by Matthew Rusling
WASHINGTON, May 30 (Xinhua) -- Abortion has vaulted to the forefront of issues in the lead up to the 2020 U.S. presidential elections, and experts said the issue may well become the Gordian knot in the race, dragging out the imminent fight between Democrats and Republicans.
"The abortion issue will be major during 2020," Brookings Institution Senior Fellow Darrell West told Xinhua.
"(The issue) helps each side mobilize its voters. Pro-life voters feel there is no respect for the sanctity of life, while pro-choice voters feel their hard-earned rights are under attack," West said.
"There likely will be a big turnout from each side of that issue. Its importance shows how far apart the two parties have become and the way in which each has very different approaches to the issue," West said, noting the widening ideological gulf between each side, as well as their constituents.
Earlier this month, Kay Ivey, governor of the U.S. state of Alabama, signed a new law that would ban all abortions, except in cases in which the mother's life is in danger, in the latest challenge to the 1973 landmark Roe v. Wade case that ruled that women have a right to have an abortion.
The Alabama law would make it a felony for a doctor to perform an abortion, with the possibility of 99 years of imprisonment. Even victims of rape and incest would not be permitted to terminate their pregnancies.
The ban is the latest in a trend toward more restrictive abortion policies, with the U.S. states of Kentucky, Ohio, Georgia and Mississippi recently creating similar bans. Experts say all this is part of a GOP concerted effort to push the issue up to the U.S. Supreme Court, where anti-abortion supporters hope the court will strike down Roe v. Wade.
For their part, conservatives say the trend toward restricting abortions is a reaction to recent moves in states such as New York and Virginia to relax restrictions on late-term abortions.
BATTLE LINES BEING DRAWN
Democrats' national leadership has already weighed in on the Alabama law, signaling that the issue will be a national one in the 2020 elections.
House Leader Nancy Pelosi said earlier this month that the law cannot "be allowed to stand." Former presidential candidate Hillary Clinton tweeted the "abortion bans in Alabama, Georgia, Ohio, Kentucky, and Mississippi are appalling attacks on women's lives and fundamental freedoms."
Former presidential candidate Bernie Sanders tweeted that abortion is a "constitutional right," saying "the attack on women's rights is happening in Alabama, Georgia and across the country, and we must fight it everywhere."
West said "both sides will use that issue to mobilize their base voters, especially evangelical people," referring to the many deeply religious people that comprise U.S. President Donald Trump's base.
"Much of the opposition and resistance to Trump has been among women, and particularly older women," Christopher Galdieri, assistant professor at Saint Anselm College, told Xinhua, explaining why the abortion issue has the potential to impact the 2020 elections.
With Democrats seeing many gains among suburban women in the 2018 Congressional elections, there could be more movement in that direction if more states enact seriously restrictive access to abortion, Galdieri said.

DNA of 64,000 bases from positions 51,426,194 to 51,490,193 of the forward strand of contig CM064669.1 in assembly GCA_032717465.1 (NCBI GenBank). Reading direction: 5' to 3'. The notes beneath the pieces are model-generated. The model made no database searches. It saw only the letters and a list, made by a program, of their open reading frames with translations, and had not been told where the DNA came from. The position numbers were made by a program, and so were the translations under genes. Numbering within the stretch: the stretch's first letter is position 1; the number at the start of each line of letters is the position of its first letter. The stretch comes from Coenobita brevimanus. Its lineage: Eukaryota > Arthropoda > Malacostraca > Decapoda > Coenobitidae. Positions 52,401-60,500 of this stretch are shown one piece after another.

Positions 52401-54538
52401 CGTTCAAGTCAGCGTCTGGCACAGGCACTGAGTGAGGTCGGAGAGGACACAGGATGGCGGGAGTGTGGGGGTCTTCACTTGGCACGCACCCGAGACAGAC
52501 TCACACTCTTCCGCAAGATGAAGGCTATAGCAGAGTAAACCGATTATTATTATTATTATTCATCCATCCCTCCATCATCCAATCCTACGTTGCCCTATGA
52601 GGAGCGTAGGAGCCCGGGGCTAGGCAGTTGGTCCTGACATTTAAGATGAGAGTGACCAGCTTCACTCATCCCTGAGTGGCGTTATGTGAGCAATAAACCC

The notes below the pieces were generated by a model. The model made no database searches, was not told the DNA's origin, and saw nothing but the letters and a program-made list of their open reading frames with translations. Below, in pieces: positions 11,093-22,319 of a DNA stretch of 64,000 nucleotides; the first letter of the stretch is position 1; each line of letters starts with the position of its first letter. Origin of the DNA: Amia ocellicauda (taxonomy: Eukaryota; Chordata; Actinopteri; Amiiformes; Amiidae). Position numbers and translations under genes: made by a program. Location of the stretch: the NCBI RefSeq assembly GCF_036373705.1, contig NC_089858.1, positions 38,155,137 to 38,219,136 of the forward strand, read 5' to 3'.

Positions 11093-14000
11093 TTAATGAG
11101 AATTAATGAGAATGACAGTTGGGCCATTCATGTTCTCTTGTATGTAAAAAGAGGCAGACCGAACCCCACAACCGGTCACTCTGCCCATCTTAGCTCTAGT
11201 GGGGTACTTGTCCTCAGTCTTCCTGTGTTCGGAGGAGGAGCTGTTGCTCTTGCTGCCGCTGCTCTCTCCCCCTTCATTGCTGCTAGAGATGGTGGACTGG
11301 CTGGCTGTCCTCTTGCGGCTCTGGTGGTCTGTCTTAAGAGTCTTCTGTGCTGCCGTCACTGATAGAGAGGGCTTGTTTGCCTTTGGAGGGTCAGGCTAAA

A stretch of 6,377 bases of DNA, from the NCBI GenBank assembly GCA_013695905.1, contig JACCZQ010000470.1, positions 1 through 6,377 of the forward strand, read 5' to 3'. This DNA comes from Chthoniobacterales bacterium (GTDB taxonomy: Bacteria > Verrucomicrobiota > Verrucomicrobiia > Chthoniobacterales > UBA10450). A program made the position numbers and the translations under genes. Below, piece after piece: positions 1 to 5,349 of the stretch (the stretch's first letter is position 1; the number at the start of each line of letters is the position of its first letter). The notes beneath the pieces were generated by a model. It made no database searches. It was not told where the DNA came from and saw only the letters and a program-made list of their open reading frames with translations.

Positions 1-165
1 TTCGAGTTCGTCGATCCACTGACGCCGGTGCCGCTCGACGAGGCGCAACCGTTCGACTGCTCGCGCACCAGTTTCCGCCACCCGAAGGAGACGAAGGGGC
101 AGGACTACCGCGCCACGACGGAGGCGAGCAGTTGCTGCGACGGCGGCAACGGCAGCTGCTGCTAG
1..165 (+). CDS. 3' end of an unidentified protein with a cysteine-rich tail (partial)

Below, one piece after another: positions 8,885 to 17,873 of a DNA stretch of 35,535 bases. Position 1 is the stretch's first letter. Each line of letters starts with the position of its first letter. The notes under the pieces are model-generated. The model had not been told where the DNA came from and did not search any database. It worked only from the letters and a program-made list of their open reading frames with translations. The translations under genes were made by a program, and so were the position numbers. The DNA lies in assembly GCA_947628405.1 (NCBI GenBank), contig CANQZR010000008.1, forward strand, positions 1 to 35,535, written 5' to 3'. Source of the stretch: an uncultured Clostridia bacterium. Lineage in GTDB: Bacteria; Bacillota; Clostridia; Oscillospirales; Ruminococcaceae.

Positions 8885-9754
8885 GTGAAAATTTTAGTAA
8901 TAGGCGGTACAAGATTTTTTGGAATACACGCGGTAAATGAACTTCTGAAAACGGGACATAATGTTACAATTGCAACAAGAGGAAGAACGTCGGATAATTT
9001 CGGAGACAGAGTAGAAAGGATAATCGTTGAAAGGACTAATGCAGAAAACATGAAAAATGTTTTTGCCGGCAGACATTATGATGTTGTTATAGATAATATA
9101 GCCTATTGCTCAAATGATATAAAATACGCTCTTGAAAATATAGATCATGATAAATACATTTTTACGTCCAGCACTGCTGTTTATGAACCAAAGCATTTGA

Democrats say the abortion issue will galvanize voters in the U.S. states of Colorado and Maine -- states that Trump lost in the 2016 elections. But in states such as Alabama, Georgia, Arizona and North Carolina, Democrats will need to walk a fine line -- motivate their base without offending more moderate voters they need to clinch the Senate.
LEGAL CHALLENGES COINCIDE WITH POLITICAL FIGHT AHEAD
TV news personality and Republican strategist Ford O'Connell told Xinhua that the new law in Alabama, as well as similar laws in other states, are a test-case, signed into law so they'll get pushed up to the Supreme Court in hopes that Roe v. Wade will be overturned.
O'Connell added that the spate of anti-abortion laws being passed in several states is a reaction to what many conservatives view as radical and immoral laws being pushed in states such as New York and Virginia. Such legislation seeks to make abortion legal even in the third trimester. Social conservatives, particularly evangelicals, which represent a large chunk of Trump's base, have strong views against such laws.
West said legal challenges will find their way through the courts and will likely end up before the Supreme Court in 2020, "just in time for the presidential election."
Galdieri said conservatives are seeing an opportunity, as the balance of the U.S. Supreme Court has recently changed. Former Supreme Court Justice Anthony Kennedy has been replaced by the right-leaning Brett Kavanaugh. Moreover, President Trump has appointed a number of more conservative judges in the lower courts.
Dan Mahaffee, senior vice president and director of policy at the Center for the Study of Congress and the Presidency, told Xinhua that state-level GOP leaders think the new balance in the Supreme Court represents the best opportunity to challenge Roe v Wade, as well as drive turnout among religious voters.
However, the move could backfire, Mahaffee added.
"At the same time, it further alienates women voters that have turned against Republicans in increasing numbers," Mahaffee said.
A May 2018 Gallup poll found that 60 percent of Americans believe abortion should be legal during the first trimester, and merely 13 percent believed women should be allowed to terminate their pregnancy during the third trimester.